Sign Up For Our Newsletter
Sign up today for our newsletter and receive a free video explaining what a “coat of arms” is!

Blazons & Genealogy Notes

First notation: 1556 ennoblement W polu czerwonym łękawica srebrna z zaćwieczonym takimż krzyżem kawalerski ćwiekowym. Klejnot: samo godło.

Origin, Meaning, Family History and Szembek Coat of Arms and Family Crest

This section has not yet been completed. If you are interested in having your genealogy done, we offer an affordable research service that traces your lineage so you can learn more about your ancestors, where they came from, and who you are.

Szembek Coat of Arms Meaning

The three main devices (symbols) in the Szembek blazon are the bend, rose and wing. The three main tinctures (colors) are azure, gules and or .

Azure is the heraldic colour blue, usually quite a deep, dark shade of the colour (there is a lighter blue that sometimes occurs, known as celestial azure). If colour printing is not available then it can be represented by closely spaced horizontal lines in a scheme known as “hatching” 1. The word is thought to originate from the Arabic lazura and it represents the colour of the eastern sky. It is also said to be the colour associated by the Catholic Church with the Virgin Mary and hence of particular significance 2.

The bold red colour on a heraldic shield is known as gules. It has a long history within heraldry, it is known that one of those who besieged the scottish castle of Carlaverock in 1300 was the French knight Euremions de la Brette who had as his arms a simple red shield.3. The word gules is thought to come from the Arabic gule, or “red rose” 4. Later writers associated it with the precious stone ruby and the metal iron 5, perhaps because of the red glow of iron in the heat of the blacksmith’s forge.

The bright yellow colour frequently found in coats of arms is known to heralds as Or, or sometimes simply as Gold.6. Along with, argent, or silver it forms the two “metals” of heraldry – one of the guidelines of heraldic design is that silver objects should not be placed upon gold fields and vice versa 7. The yellow colour is often associated with the Sun, and the zodiacal sign of Leo.8.

The bend is a distinctive part of the shield, frequently occuring and clearly visible from a distance – it is a broad band running from top left to bottom right 9. Indeed, so important is the bend that it was the subject of one of the earliest cases before the English Court of Chivalry; the famous case of 1390, Scrope vs Grosvenor had to decide which family were the rightful owners of Azure, a bend or (A blue shield, with yellow bend). 10. The bend is held in high honour and may signify “defence or protection” and often borne by those of high military rank 11.

Natural objects abound in heraldry, and one category that gives especial delight are the many flowers and flowering plants that frequently occur 12. The rose is also of this type, being drawn, at least a little, realistically and often to very pleasing effect. It has long been present in English heraldry, and as a badge and symbol played an enormous in English history throughout the conflict between rival dynasties known as the War of the Roses. In addition to these familial uses, Wade suggests that red roses signify “beauty and grace” and the white represents “love and faith”. 13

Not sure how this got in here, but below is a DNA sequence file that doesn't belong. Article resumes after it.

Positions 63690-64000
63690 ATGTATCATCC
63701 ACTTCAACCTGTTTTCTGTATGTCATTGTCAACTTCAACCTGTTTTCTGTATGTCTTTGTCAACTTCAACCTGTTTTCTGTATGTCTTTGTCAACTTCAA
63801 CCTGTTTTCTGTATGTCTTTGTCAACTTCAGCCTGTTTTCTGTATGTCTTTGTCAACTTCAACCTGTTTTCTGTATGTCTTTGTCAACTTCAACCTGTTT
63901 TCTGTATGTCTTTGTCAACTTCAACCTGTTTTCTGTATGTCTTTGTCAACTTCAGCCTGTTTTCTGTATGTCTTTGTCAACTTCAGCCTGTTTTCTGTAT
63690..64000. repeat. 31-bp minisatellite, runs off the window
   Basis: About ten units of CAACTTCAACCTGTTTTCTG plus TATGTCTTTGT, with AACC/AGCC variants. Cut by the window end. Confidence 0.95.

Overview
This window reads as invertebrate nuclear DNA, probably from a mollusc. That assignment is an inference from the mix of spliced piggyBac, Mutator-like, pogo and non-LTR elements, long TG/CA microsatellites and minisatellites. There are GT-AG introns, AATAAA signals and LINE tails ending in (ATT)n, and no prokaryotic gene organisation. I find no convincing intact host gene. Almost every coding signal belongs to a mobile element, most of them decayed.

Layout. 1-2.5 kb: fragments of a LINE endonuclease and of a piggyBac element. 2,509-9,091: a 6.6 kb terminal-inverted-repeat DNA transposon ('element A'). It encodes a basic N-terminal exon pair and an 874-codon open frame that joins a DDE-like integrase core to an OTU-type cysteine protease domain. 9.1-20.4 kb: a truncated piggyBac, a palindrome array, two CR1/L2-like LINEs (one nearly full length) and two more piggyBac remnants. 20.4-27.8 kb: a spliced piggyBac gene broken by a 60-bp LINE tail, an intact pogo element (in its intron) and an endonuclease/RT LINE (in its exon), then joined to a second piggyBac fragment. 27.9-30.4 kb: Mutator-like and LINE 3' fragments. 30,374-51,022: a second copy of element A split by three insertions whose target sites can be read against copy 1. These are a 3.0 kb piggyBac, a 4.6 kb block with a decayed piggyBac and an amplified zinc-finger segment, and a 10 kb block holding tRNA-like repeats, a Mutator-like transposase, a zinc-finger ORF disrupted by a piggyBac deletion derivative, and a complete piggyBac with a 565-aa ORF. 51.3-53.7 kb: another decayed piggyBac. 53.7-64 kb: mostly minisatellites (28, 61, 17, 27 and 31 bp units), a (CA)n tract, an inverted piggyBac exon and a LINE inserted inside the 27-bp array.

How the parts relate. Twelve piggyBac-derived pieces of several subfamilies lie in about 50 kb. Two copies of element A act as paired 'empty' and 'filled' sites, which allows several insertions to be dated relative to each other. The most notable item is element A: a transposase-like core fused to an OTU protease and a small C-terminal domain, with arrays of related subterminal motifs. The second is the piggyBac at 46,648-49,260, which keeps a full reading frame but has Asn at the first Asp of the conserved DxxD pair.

Wings are frequently observed in coats of arms. Unless otherwise specified they should be shown as eagle’s wings, with a realistic appearance. 14 They can appear singly or in pairs, in which form they are very often found in the crest, which rests above the shield in a full achievement of arms. Wade, quoting Quillim, suggests that the use of the wing on the shield signifies “celerity and protection or covering”. 15

Leave a Reply

Your email address will not be published. Required fields are marked *


References

  • 1 Boutell’s Heraldry, J.P. Brooke-Little, Warne, (revised Edition) London 1970, P 26
  • 2 The Symbolisms of Heraldry, W. Cecil Wade, George Redway, London, 1898 P150
  • 3 The Siege of Carlaverock, N. Harris, Nichols & Son, London, 1828, P180
  • 4 Boutell’s Heraldry, J.P. Brooke-Little, Warne, (revised Edition) London 1970, P 313
  • 5 Understanding Signs & Symbols – Heraldry, S. Oliver & G. Croton, Quantum, London, 2013, P53
  • 6 Boutell’s Heraldry, J.P. Brooke-Little, Warne, (revised Edition) London 1970, P 27
  • 7 A Complete Guide to Heraldry, A.C. Fox-Davies, Bonanza (re-print of 1909 Edition), New York, 1978, P85
  • 8 Understanding Signs & Symbols – Heraldry, S. Oliver & G. Croton, Quantum, London, 2013, P53
  • 9 Boutell’s Heraldry, J.P. Brooke-Little, Warne, (revised Edition) London 1970, P 39-40
  • 10 A Complete Guide to Heraldry, A.C. Fox-Davies, Bonanza (re-print of 1909 Edition), New York, 1978, P22
  • 11 The Symbolisms of Heraldry, W. Cecil Wade, George Redway, London, 1898 P49
  • 12 A Complete Guide to Heraldry, A.C. Fox-Davies, Bonanza (re-print of 1909 Edition), New York, 1978, P262
  • 13 The Symbolisms of Heraldry, W. Cecil Wade, George Redway, London, 1898 P132-133
  • 14 A Glossary of Terms used in British Heraldry, J.H. Parker, Oxford, 1894, Entry:Wing
  • 15 The Symbolisms of Heraldry, W. Cecil Wade, George Redway, London, 1898 P73